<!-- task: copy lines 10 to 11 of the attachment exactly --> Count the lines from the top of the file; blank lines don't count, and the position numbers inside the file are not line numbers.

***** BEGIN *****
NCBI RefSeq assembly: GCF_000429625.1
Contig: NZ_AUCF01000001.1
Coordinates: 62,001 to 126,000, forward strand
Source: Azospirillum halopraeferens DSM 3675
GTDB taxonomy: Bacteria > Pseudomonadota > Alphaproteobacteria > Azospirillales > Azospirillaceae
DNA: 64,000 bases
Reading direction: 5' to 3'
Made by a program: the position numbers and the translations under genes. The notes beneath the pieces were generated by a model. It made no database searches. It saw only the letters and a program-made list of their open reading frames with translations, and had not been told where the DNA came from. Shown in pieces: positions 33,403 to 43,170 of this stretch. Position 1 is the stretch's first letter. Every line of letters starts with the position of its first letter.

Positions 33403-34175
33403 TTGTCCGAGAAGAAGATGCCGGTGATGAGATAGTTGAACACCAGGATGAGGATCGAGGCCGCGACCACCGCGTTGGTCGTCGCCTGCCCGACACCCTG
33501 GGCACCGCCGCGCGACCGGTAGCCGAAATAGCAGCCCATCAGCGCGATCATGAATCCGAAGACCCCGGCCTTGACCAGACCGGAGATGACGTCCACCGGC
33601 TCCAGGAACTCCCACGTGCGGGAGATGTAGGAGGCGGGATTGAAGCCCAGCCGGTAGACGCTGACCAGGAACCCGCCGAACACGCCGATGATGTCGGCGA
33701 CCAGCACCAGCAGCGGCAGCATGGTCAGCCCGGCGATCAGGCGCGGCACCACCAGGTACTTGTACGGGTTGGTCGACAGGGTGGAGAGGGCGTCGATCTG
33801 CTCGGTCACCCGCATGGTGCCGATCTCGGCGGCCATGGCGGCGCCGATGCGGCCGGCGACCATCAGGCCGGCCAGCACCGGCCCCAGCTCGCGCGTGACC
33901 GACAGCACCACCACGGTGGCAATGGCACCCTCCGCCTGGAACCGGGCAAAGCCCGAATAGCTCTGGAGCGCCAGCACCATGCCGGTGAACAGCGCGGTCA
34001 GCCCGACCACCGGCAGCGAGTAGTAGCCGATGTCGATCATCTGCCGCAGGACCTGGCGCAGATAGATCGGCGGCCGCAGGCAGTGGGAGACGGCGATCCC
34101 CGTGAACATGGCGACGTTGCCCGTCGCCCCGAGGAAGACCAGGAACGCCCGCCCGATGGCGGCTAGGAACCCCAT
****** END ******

33403 TTGTCCGAGAAGAAGATGCCGGTGATGAGATAGTTGAACACCAGGATGAGGATCGAGGCCGCGACCACCGCGTTGGTCGTCGCCTGCCCGACACCCTG
33501 GGCACCGCCGCGCGACCGGTAGCCGAAATAGCAGCCCATCAGCGCGATCATGAATCCGAAGACCCCGGCCTTGACCAGACCGGAGATGACGTCCACCGGC